Apr 8, 2013

Feeding the Muse

I’m thrilled to be a new LoveCat and am excited about doing my first LoveCat blog.

Today is the deadline for my third Destiny Romance book. It’s meant lots of early morning starts and late night edits. But it’s done. The final spell check has been run. All the edits have been made. The End has been typed. And the story is now in the ether on its way to my editor.  To say my mood is one of elation is a massive understatement.

But I’m also feeling emotionally wrung dry. My characters have stolen all my creative energy.  It’s time to nourish the muse, recondition the spirit, fill the well. So I’m going to give myself a few days off. Ah bliss.

Whenever I have time off, I love to travel. I gave the muse a massive feast recently by hiking the Tasmanian Overland Track. It is a place of extraordinary beauty and a wonderful way to escape the everyday.

Now I love hiking, but camping and I go together like Elizabeth Bennet and Mr Collins. The Mr Darcy of this tale takes the form of Cradle Mountain Huts Walk. The company has been running guided walks for over twenty-years and of course, they have huts.  Huts mean hot meals, hot showers, warm cabins and chilled wine. All this delivered by young, fit guides who take care of everything. Food tastes oh, so much better when you’ve walked at least twelve kilometers and someone else has cooked.

There is some work involved in this hike.  I had to carry my own clothes and personal items.  My pack weighed about seven kilos which was very manageable. If you wanted clean clothes you washed them in the shower each night for which you pumped your own water.

Each day was a delightful routine of waking to the sounds of the bush, which are very different to those of my northern-NSW bush.  I’m used to waking to a chorus of birds singing their hearts out at the crack of dawn. On the Overland Track there were very few birds, which seemed unnatural. A hot breakfast was on the table by the time I’d made it down the stairs from my twin-share room. A lovely array of food was laid out for me to choose from to pack for lunch. Then packs on for the all-day walk usually between seven and twelve kilometers.  Upon arrival at the hut in the afternoon, one of the guides (we had two for the ten of us) had cooked fresh scones or some other tasty treats which were washed down with freshly brewed coffee or tea.

There were so many highlights, but for me the best experience was climbing Tasmania’s highest peek, Mt Ossa. It stands at 1,617 metres in the middle of the national park. Making it to the top does involve a lot of scrambling over huge boulders. The view is worth it even if you are little intimidated by the climb (could all those boulders slide further down the mountain as I’m trying to climb up?!?!?). This three-hour detour from the main track is not to be missed. You can see a quarter of Tasmania from the top and not one man-made thing (well there is an old disused mining road to be east, but we ignored that).
Our guides were lovely, knowledgeable and fit. They were passionate about conservation and taught us lots of interesting ecological facts.  We visited a myriad of beautiful waterfalls; a disused mine shaft featuring one lonely spider and lots of cave crickets (ugly little critters); held Fairy’s Aprons, sweet little purple flowers; splashed in freezing rivers and lakes and learned about the wonderful array of native fauna and flora. Around every bend was another incredible vista.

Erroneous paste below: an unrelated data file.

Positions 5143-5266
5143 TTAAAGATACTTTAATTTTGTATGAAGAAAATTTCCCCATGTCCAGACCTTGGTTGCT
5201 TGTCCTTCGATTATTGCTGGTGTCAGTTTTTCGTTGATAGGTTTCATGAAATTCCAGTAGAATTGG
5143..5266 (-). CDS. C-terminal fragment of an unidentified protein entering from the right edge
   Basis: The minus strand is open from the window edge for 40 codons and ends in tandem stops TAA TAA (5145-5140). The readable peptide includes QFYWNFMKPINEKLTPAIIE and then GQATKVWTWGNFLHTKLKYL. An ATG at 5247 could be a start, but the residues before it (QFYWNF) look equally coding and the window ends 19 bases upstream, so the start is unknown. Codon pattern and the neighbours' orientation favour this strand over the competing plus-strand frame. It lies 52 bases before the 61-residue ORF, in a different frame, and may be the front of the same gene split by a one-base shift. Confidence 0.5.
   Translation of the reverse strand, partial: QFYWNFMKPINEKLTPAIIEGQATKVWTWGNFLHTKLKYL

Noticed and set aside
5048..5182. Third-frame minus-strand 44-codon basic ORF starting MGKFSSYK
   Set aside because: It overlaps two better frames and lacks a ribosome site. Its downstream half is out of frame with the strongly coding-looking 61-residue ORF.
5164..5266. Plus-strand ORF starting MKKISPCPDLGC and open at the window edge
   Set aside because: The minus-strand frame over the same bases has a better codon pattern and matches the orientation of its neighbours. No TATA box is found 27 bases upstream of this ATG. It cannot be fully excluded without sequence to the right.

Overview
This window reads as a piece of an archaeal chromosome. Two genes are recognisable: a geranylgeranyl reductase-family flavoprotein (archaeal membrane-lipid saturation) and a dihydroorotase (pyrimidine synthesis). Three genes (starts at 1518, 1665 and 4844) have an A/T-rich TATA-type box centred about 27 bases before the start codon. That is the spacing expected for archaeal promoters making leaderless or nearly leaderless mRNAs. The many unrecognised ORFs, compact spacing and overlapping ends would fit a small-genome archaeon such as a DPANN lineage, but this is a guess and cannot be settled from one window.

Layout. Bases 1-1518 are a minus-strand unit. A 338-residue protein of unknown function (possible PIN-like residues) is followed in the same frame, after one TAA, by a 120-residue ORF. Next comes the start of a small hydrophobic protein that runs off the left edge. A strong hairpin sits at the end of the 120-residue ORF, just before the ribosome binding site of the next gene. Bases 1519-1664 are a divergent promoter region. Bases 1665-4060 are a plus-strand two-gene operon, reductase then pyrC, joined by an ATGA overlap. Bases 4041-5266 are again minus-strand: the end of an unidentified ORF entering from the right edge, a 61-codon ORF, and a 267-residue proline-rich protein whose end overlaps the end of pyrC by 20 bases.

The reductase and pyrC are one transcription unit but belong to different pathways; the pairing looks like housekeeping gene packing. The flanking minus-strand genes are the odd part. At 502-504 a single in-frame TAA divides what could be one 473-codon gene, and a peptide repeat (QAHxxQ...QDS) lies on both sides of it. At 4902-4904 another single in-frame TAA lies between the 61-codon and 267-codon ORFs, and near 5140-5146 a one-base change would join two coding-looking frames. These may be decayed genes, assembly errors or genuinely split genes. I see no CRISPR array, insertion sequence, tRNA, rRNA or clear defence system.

Of course I, being a total snake-a-phobe, was the only one to see a snake up way too close. I nearly stepped on it when I rounded the corner of our first hut at Barn Bluff.  Our guide told me how lucky I was. I just met Tigger, the highly toxic local Tiger snake. 

By the end of the trip my creative cup runneth over. I now have a wonderful new setting for my next book.

Is there somewhere you love to go to recharge? Or somewhere you’re dreaming about visiting?  I’d love to hear.


  1. Jennifer, thanks so much for sharing your experience. It brought back lovely, lovely memories. I walked that track years ago, but in the days when there were no guides ready to cook for you, or hot showers or twin share cabins. Yet, despite carrying all my food and gear, and staying in drafty old cabins, it was a wonderful experience. It's a magical place. You've made me wonder about doing it again, but in comfort this time. Now, wouldn't that be nice?

  2. Sounds such a great trip Jennifer! Thanks for sharing about it all!

    And congratulations for meeting the deadline!

  3. Wow Annie, I'm impressed! The walk was so lovely, but I don't know if I could have done it without a warm shower at the end of the day. But then, I'm a bit of a wimp. Highly recommend the cabin version, complete with cooks!

  4. Thanks Nas. Meeting that deadline feels oh so good!

  5. Jennifer, what a wonderful experience! I was in Tasmania last October and the place is extraordinarily beautiful. Your picture reminds me of the landscape near Lakes Pedder and Gordon -- so picturesque. I think you've found the perfect place to unwind and refill the well.

    As for me, I'm dreaming dreams of London (as always) and Munich. And it looks like that might become a reality in August. :-)

  6. Jen, I've only been to Tasmania once and I loved it - we went to Bruny Island for a writing retreat. Can't wait to go back to Tas. And after seeing your photos, maybe the Tasmanian Overland Track should be on my list!

  7. I love, love, love London too, Michelle. I lived there for nearly seven years back in in 90s.

    Very excited for you that you're off OS.